Altar Call – Opelika-Auburn News

Walter Albritton

September 20, 2020


Walking in the park with Jesus


            Memories of walking with our children in Centennial Park in Nashville are most precious to me. We lived in Nashville twice and loved Music City. There were no sidewalks on the streets where we lived so on weekends and holidays we often found our way to Centennial Park.

            There we fed the ducks in a large pond, rambled through and around the Parthenon and let the boys crawl up into the cab of the large train engine. We marveled at the beautiful flowers everywhere. The boys romped on open fields. Sometimes we found a table and enjoyed a picnic lunch.

            One of our fondest hours was the day Dean and I spent a few hours in the park with our dear friend, Sister Maria, a Roman Catholic nun. After walking a while, we sat and talked, mostly about our grief over the death of our son. Maria’s gentle questions soon led me to tears, and to my surprise I began sobbing. The catharsis of that hour was transforming for me, an unexpected gift of God while strolling in a park. I know now that, spiritually, Jesus was in Maria, ministering to me through her.

            I have often wondered what it would have been like to walk in a park with Jesus. He would have been gentle and caring, like Sister Maria. He loved flowers and birds and it was mostly outdoors, and on hillsides, where Jesus taught the crowds who came eagerly to hear him. I can imagine sitting across from Jesus under a shade tree, and hearing him say:

            “Walter, don’t worry about things – food, drink, and clothes. For you already have life and a body – and they are far more important than what to eat and wear. Look at the birds! They don’t worry about what to eat – they don’t need to sow or reap or store up food – for your heavenly Father feeds them. And you, Walter, are far more valuable to him than they are.”

            When he paused, I might have said to him, “Well, Lord, I realize that I should not worry but I don’t know how to stop worrying. Isn’t it just human to worry? Doesn’t everybody worry?”

            I can hear Jesus replying, “Walter, will all your worries add a single moment to your life? And why worry about your clothes? Look at the field lilies! They don’t worry about theirs. Yet King Solomon in all his glory was not clothed as beautifully as they. And if God cares so wonderfully for flowers that are here today and gone tomorrow, won’t he more surely care for you, a man of little faith?”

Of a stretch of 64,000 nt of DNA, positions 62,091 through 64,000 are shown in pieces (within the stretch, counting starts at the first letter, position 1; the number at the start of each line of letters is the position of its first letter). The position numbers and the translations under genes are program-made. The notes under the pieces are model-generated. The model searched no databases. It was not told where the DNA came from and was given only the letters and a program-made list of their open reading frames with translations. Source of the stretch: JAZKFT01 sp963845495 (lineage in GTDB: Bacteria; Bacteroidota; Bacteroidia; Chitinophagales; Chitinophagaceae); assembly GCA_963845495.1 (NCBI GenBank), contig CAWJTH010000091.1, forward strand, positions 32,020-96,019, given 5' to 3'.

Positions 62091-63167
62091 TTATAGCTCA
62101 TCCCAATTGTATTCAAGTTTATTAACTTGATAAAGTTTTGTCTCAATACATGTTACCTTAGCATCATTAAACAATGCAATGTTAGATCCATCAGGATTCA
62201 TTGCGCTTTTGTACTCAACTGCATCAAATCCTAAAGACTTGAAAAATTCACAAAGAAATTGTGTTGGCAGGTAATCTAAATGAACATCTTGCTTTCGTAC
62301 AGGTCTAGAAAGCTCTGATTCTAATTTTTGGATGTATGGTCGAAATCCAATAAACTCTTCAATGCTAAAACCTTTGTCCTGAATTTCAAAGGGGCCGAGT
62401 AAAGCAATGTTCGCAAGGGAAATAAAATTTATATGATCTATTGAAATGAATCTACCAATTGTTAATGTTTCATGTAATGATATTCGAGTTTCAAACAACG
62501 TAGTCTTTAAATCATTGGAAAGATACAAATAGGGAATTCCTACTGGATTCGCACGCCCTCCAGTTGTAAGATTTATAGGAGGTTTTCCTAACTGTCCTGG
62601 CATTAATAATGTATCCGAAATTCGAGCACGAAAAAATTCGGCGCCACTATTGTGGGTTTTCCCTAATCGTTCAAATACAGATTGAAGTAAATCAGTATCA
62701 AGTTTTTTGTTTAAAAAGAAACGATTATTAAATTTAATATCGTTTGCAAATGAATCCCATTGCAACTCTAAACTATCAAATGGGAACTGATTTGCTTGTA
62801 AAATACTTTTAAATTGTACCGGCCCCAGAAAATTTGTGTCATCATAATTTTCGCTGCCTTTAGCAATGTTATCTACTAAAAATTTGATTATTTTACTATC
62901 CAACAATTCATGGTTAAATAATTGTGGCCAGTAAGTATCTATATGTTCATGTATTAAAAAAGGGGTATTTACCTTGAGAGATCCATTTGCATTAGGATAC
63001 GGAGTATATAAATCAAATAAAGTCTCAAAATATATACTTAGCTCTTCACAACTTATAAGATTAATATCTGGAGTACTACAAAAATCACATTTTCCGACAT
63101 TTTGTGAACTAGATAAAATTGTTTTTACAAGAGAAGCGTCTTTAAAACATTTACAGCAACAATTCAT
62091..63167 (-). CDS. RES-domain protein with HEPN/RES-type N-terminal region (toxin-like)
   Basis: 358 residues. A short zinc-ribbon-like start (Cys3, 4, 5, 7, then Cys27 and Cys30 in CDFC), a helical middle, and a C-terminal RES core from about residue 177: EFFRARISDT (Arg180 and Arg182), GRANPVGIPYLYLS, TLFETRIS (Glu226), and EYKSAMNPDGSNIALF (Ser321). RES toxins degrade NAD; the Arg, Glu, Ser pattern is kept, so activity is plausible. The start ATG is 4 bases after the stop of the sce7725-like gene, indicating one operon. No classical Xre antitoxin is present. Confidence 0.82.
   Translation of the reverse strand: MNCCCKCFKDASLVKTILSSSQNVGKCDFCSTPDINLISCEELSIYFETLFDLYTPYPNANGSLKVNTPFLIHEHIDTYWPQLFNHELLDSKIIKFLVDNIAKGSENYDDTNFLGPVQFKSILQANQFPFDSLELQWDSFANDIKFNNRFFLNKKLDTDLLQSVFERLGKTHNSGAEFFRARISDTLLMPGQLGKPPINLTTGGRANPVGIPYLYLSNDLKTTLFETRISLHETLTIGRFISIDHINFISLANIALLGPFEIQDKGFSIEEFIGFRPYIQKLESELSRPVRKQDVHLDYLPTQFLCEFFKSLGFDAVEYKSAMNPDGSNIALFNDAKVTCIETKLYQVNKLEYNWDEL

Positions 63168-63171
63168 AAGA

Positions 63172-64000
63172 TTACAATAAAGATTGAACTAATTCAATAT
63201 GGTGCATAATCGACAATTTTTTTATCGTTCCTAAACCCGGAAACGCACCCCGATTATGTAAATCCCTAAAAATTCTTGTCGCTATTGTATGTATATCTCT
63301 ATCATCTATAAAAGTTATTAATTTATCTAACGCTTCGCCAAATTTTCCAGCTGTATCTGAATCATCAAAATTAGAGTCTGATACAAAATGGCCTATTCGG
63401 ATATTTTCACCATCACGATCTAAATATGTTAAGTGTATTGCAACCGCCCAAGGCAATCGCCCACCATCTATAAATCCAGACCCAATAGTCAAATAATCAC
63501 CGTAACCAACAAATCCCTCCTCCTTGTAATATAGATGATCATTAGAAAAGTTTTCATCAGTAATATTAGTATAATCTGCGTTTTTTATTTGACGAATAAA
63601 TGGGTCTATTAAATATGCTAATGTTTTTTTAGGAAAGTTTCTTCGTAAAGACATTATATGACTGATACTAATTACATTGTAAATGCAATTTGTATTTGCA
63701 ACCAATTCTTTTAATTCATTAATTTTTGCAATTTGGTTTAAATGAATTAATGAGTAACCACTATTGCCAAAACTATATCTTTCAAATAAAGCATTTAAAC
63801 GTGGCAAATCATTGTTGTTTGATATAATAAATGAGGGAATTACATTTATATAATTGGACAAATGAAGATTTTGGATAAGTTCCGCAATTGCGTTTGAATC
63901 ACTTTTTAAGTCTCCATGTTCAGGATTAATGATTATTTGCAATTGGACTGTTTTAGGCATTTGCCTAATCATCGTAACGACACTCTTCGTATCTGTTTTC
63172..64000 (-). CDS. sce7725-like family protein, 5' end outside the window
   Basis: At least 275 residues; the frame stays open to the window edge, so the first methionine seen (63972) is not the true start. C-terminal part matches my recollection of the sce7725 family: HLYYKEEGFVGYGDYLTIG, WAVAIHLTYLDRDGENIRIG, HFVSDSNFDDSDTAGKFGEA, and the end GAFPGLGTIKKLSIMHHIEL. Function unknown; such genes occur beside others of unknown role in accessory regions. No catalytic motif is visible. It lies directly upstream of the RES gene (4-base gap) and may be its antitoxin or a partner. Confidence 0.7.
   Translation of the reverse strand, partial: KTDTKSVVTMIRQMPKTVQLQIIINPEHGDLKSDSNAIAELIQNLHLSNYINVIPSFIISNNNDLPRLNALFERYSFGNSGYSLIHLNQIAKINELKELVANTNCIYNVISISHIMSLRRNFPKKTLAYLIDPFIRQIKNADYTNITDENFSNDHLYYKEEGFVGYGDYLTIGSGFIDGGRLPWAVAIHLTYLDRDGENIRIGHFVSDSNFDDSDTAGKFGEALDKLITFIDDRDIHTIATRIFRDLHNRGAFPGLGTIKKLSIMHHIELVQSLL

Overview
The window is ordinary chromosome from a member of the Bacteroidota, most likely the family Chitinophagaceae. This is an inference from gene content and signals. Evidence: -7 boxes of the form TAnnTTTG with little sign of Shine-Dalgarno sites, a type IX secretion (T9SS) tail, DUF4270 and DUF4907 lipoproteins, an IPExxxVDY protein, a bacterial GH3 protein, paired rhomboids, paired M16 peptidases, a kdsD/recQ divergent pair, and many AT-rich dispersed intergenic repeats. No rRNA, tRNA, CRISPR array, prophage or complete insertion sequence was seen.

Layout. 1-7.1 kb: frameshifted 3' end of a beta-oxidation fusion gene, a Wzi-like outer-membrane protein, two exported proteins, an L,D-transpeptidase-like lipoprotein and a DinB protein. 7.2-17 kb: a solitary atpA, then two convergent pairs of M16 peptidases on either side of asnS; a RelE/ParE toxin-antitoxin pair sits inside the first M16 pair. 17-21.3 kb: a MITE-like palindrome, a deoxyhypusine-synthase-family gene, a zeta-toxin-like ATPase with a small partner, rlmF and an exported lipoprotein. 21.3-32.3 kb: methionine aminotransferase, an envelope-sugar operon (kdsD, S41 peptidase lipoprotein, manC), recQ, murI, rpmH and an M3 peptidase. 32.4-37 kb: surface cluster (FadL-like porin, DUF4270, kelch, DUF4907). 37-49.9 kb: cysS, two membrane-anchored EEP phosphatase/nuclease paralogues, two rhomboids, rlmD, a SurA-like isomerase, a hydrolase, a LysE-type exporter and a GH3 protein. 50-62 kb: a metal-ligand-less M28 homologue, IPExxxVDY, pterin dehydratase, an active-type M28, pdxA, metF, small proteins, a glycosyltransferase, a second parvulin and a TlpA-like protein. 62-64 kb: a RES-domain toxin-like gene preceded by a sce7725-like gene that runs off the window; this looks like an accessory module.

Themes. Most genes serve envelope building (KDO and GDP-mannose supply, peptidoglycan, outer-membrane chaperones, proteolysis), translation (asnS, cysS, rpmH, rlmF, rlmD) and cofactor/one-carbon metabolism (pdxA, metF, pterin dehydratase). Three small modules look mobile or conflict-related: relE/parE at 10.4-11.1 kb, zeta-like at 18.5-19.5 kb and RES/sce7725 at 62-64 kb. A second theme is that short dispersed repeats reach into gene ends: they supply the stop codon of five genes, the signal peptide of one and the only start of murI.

I might have replied, “I see your point, Lord. I must confess that I stay too busy to pay much attention to birds and flowers. I guess I need to stop and smell the roses and let them teach me to trust God more and put an end to my useless worrying.”

            Smiling, Jesus may have replied, “You’ve got it Walter! So don’t worry at all about having food and clothing. Why be like the heathen? For they take pride in all these things and are deeply concerned about them. But your heavenly Father already knows perfectly well that you need them, and he will give them to you if you give him first place in your life and live as he wants you too So don’t be anxious about tomorrow. God will take care of your tomorrow too. Live one day at a time, Walter.”

            Such a walk in the park with Jesus would put a new spring in my step, a new joy in my heart. I would look for someone to whom I could say, “You know, Jesus was ‘a man of sorrows, acquainted with grief,’ but he was also a man filled with joy and a contagious peace. He could relax in a lovely meadow and trust his Father to meet his needs.”

            I would remember that time in the park for the rest of my life and I would be forever telling people what I learned from Jesus. I would sum up what he told me in these simple words:

1.      Don’t worry about things.

2.      Relax and enjoy the quiet beauty outdoors.

3.      Trust your heavenly Father to meet your needs.

4.      Put God first.

5.      Live one day at a time.

And I would remember all this by quietly singing the simple song that goes like this: “One day at a time, sweet Jesus. That’s all I’m asking from you. Just give me the strength to do every day what I have to do. Yesterday’s gone sweet Jesus. And tomorrow may never be mine. Lord, help me today, show me the way, one day at a time.”

Nashville is far away now and I don’t travel much anymore. I don’t reckon I will ever walk in Centennial Park again. But sometimes I sit on the porch, and start singing that song, and imagine that Jesus is talking to me. The more he says, the more I want to listen, and, as the sun is setting, I let him bless me like he used to in Nashville.

It seems like, as the years roll on, I need that more and more.  + + +